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The protests go by a variety of names: "Occupy Wall Street," "American Autumn," "The 99 Percent." And the lack of a unified message is matched by a lack of centralized control. But the protests share a common spark: a disillusioned Canadian adman.
The "Occupy" protests seemed to come out of nowhere. But the early participants, like John Garcia, in downtown Seattle, point to a very specific catalyst.
"I get Adbusters, so that's how I heard about it," he says.
Adbusters is an anti-consumerism magazine based in Vancouver, Canada. This summer, it proposed a Sept. 17 "occupation" of Wall Street, and the idea caught fire.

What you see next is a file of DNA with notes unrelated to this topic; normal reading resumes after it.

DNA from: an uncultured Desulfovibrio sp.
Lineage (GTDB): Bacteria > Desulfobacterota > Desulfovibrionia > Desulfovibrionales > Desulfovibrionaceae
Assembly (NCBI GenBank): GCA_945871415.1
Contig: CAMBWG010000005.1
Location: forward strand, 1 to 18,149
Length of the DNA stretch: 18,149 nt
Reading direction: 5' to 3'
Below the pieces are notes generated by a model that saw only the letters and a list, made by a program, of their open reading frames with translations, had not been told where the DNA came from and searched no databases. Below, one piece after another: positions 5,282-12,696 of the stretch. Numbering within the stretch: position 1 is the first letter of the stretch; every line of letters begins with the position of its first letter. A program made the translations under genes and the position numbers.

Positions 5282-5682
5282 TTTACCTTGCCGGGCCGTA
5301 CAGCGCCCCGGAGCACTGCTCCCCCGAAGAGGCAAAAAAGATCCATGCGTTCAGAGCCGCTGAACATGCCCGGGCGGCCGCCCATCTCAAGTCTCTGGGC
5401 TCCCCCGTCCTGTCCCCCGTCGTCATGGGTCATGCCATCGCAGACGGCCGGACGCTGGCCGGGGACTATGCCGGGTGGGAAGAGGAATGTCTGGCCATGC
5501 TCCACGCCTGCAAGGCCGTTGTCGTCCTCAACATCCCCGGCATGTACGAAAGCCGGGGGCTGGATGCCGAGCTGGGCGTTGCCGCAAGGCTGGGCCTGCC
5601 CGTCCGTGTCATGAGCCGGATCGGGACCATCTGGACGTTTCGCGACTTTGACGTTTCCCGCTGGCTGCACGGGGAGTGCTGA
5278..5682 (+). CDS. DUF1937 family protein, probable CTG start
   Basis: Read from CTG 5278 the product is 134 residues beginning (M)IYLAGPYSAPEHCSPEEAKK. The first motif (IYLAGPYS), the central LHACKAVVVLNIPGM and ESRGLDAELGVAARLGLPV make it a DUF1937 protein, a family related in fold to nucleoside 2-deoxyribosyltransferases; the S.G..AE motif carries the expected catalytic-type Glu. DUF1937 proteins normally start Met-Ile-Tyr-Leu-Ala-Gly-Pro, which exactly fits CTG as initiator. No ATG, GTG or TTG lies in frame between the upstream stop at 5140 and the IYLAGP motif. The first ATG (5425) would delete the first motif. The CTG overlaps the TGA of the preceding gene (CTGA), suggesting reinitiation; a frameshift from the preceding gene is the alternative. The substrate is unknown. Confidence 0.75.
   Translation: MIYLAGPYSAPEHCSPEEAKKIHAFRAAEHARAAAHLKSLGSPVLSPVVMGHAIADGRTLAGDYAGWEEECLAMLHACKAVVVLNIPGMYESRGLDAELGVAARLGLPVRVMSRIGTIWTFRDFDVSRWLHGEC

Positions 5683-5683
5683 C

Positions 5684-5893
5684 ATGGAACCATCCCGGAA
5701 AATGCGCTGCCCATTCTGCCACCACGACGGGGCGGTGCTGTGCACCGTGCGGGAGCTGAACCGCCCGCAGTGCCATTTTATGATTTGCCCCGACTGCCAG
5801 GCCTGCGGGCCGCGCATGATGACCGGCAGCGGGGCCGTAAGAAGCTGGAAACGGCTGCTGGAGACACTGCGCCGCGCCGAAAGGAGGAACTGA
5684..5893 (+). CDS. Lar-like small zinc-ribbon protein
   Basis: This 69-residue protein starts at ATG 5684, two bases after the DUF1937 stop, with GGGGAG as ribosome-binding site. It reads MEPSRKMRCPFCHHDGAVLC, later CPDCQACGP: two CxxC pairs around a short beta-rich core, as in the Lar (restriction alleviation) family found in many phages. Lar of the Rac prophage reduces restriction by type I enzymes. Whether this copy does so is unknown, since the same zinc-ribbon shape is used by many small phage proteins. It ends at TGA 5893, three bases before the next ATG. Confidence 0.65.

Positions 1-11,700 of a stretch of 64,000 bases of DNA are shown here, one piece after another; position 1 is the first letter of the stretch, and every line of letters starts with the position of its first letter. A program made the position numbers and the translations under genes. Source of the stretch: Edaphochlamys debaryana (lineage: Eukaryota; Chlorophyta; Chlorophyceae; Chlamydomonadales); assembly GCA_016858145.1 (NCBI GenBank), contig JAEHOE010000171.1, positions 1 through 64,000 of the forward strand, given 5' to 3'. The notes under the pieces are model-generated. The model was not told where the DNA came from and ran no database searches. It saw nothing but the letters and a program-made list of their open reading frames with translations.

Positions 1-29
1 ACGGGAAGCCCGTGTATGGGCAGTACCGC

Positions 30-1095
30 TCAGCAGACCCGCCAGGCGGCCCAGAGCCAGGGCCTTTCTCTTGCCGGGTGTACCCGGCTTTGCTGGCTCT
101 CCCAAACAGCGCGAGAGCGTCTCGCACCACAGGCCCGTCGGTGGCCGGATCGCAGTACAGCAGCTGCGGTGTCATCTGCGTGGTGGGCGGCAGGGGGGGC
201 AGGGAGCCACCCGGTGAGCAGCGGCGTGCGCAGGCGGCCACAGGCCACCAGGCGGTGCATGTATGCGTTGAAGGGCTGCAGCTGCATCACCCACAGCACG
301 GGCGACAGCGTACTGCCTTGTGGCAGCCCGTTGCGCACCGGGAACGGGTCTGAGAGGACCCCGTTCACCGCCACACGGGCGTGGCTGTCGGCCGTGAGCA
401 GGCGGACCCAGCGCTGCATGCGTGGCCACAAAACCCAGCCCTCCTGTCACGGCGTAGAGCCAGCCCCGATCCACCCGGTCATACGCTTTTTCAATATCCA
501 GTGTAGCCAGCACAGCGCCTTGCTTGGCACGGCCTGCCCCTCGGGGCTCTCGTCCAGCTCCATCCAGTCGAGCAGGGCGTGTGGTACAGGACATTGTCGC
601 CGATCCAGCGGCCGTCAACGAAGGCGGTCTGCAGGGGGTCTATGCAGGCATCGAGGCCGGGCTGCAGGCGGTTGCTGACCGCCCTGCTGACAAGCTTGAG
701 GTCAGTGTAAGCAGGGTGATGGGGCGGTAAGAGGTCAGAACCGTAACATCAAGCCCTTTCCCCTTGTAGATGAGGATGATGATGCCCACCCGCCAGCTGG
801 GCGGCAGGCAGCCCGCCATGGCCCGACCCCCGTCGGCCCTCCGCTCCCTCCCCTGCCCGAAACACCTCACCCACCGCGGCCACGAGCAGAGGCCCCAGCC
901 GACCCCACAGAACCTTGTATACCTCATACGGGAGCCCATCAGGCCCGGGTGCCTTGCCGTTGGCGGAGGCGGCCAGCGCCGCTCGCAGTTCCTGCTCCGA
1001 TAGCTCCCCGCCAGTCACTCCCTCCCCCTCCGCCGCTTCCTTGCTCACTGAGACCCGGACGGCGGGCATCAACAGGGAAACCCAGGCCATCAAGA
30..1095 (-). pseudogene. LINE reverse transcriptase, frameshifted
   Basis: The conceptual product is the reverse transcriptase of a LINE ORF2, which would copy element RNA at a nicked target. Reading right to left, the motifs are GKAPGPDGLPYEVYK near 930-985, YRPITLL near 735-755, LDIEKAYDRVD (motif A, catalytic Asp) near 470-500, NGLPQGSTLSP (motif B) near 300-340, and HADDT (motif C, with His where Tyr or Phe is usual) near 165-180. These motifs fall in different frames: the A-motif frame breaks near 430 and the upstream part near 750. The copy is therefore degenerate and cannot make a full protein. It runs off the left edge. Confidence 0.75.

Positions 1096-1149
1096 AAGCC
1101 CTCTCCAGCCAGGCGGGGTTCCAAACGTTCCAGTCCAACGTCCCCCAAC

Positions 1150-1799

.... KL: Forget divide and conquer. It’s too soon for that. And it may happen. I don’t know. The good thing about the Tea Party is that deep down in their guts they understand that there is something fundamentally wrong with our system. But they want to recapture the past when there is no going back. Their target is the government. Our target is the people who run the government: corporations and Wall Street. If some Tea Party people want to come out and protest, please come. They know we have to take away some of the powers the financial markets and speculators have over our system. They know that we have to make money less important in politics or this democracy is in very big trouble.